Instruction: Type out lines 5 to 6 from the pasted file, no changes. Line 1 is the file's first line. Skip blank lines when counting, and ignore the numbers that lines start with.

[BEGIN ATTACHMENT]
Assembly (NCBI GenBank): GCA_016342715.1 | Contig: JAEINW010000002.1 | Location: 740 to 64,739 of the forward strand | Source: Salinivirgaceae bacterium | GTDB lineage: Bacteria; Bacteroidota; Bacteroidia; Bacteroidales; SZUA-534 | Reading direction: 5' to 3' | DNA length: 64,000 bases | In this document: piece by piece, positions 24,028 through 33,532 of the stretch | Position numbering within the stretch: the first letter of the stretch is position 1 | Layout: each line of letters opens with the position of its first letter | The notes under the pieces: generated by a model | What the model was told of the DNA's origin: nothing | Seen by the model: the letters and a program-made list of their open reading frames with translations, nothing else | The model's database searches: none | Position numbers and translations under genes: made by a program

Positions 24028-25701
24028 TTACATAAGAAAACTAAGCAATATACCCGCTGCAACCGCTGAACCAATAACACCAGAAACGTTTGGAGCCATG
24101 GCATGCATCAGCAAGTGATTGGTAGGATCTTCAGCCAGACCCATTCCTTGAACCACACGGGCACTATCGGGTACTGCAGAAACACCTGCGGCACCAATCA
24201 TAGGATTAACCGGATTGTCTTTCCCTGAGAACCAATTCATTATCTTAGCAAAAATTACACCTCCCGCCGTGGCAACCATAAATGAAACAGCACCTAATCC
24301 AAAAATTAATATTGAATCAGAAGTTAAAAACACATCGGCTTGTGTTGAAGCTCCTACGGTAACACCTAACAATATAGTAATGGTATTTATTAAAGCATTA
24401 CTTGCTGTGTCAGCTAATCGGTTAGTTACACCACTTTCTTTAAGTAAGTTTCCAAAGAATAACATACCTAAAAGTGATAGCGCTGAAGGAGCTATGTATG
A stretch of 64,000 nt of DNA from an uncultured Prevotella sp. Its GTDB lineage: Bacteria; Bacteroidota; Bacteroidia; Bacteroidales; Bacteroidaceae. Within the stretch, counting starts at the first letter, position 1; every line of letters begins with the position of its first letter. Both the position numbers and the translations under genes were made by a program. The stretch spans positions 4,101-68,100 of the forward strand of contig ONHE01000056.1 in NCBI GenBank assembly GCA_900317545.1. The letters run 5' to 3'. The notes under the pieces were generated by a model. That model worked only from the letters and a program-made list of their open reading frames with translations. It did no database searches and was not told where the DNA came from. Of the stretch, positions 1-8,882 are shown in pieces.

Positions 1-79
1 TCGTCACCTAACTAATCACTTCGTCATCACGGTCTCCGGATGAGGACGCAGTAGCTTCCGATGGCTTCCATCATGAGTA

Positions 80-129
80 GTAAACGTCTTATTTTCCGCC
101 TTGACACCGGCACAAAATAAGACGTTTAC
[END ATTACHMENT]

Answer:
24201 TAGGATTAACCGGATTGTCTTTCCCTGAGAACCAATTCATTATCTTAGCAAAAATTACACCTCCCGCCGTGGCAACCATAAATGAAACAGCACCTAATCC
24301 AAAAATTAATATTGAATCAGAAGTTAAAAACACATCGGCTTGTGTTGAAGCTCCTACGGTAACACCTAACAATATAGTAATGGTATTTATTAAAGCATTA